Friday, June 8, 2018

Securing web services using Talend's Open Studio for ESB - part IV

This is the fourth article in a series on securing web services using Talend's Open Studio for ESB. In the previous article, we looked at how to secure a SOAP webservice in the Talend container, by requiring the client to authenticate using a WS-Security UsernameToken. In this post we will look at an alternative means of authenticating clients using a SAML token, which the client obtains from a Security Token Service (STS) also deployed in the Talend container. This is more sophisticated than the UsernameToken approach, as we can embed claims as attributes in the SAML Assertion, thus allowing the service provider to also make authorization decisions. However, in this article we will just focus on authentication.

1) Secure the "double-it" webservice by requiring clients to authenticate

As in the previous article, first we will secure the "double-it" webservice we have designed in the Studio in the first article, by requiring clients to authenticate using a SAML Token, which is conveyed in the security header of the request. SAML authentication can be configured for a service in the Studio, by right-clicking on the "DoubleIt 0.1" Service in the left-hand menu and selecting "ESB Runtime Options". Under "ESB Service Security" select "SAML Token". Select "OK" and export the service again as detailed in the second article.

Now start the container and deploy the modified service. Note that what selecting the "SAML Token" actually does in the container is to enforce the policy that is stored in 'etc/org.talend.esb.job.saml.policy', which is a WS-SecurityPolicy assertion that requires that a SAML 2.0 token containing an X.509 certificate associated with the client (subject) must be sent to the service. In addition, a Timestamp must be included in the security header of the request, and signed by the private key associated with the X.509 certificate in the Assertion.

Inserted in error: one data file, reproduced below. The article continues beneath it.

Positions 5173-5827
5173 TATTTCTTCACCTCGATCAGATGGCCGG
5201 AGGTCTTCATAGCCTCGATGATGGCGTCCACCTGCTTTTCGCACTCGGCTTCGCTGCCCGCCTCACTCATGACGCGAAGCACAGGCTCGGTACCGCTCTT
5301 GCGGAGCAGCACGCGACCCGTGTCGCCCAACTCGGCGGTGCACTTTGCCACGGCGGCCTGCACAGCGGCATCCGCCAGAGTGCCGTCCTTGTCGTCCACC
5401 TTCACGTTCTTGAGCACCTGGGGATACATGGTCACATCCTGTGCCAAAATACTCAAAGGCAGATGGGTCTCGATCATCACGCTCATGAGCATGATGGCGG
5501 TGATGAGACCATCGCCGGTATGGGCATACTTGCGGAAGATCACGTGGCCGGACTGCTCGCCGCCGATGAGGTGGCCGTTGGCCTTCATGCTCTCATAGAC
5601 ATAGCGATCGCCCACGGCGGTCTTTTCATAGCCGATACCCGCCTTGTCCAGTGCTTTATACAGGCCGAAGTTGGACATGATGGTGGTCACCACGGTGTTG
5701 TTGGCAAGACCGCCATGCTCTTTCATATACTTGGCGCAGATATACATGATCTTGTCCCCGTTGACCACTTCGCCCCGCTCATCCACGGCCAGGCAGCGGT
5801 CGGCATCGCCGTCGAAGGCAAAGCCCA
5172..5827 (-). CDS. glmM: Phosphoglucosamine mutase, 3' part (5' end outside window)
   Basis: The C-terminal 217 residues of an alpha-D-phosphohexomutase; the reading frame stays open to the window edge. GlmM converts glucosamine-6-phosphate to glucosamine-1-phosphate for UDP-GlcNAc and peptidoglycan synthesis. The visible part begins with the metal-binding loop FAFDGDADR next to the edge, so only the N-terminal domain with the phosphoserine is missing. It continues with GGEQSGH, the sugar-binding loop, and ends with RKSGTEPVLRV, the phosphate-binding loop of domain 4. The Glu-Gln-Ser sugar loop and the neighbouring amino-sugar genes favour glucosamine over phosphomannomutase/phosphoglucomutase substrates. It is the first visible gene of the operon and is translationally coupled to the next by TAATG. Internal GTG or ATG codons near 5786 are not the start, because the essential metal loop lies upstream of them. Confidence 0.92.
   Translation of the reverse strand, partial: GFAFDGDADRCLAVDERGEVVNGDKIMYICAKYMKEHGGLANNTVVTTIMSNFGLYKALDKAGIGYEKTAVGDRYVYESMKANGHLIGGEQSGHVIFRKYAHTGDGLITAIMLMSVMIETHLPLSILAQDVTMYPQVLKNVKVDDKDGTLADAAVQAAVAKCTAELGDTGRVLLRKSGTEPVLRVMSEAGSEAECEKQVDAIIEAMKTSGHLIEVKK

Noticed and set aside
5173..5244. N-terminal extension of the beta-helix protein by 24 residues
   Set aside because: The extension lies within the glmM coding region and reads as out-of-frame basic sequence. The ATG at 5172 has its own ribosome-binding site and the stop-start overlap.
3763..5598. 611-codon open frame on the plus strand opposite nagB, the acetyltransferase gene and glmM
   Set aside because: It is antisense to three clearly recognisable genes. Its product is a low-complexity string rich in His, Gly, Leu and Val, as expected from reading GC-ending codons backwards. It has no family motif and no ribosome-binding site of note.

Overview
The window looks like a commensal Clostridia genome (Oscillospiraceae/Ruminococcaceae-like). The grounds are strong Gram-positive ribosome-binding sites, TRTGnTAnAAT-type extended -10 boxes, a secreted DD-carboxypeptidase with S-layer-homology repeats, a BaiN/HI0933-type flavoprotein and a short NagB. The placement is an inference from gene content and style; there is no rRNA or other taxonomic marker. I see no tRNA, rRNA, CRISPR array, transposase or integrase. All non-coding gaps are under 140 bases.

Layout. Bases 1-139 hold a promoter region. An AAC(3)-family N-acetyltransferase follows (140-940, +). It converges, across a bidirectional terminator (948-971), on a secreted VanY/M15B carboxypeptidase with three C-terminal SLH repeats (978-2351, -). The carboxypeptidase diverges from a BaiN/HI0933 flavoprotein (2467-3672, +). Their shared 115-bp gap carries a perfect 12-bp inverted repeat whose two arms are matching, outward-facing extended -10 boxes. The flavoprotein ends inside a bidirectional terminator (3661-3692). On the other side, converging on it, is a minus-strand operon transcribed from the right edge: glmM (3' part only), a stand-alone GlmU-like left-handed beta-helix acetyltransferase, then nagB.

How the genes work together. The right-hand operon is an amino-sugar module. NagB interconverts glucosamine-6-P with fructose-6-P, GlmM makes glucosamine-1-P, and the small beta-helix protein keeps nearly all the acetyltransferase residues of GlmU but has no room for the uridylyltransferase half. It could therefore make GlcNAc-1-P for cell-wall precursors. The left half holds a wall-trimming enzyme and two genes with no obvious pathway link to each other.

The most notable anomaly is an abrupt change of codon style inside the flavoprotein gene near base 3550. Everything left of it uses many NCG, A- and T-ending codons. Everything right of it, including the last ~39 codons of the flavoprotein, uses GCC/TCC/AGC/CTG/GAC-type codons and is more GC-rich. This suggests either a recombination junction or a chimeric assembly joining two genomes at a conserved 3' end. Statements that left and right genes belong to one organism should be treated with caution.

2) Update the client job to include a SAML Token in the request

Next we have to update the client job to include a SAML Token in the Studio. Open the "tESBConsumer" component and select "Use Authentication", and then select the "SAML Token" authentication type. The propagation options are not required for this task - they are used when a SOAP Service is an intermediary service, and wishes to get a new SAML Token "On Behalf Of" a token that it received. Enter "tesb" for the username and password values (this is one of the default users defined in 'etc/users.properties' in the container). Now save the job and build it.



3) Start the STS in the container and deploy the client job

Once the client job has been deployed to the container, it will first attempt to get a SAML Token from the STS. Various properties used by the client to communicate with the STS are defined in 'etc/org.talend.esb.job.client.sts.cfg'. The Talend runtime container ships with a fully fledged STS. Clients can obtain a SAML Token by including a username/password in the request, which the STS in turn authenticates using JAAS (see section 2 in the previous article). Start the STS in container via:
  • tesb:start-sts
Now deploy the client job, and it should succeed, with the response message printed in the console. The log 'log/tesb.log' includes the client request and service response messages - in the client request you can see the SAML Assertion included in the security header of the message.

1 comment:

  1. Benefits of reading your post. this may facilitate within the maintenance of our health.The daily routine can assist you lose weight quickly and safely.My life is completely reworked once I followed this diet.I feeling nice concerning myself.

    Herbalife in Chennai
    Wellness coaches in Chennai
    Weight Loss in Chennai
    Weight Gain in Chennai

    ReplyDelete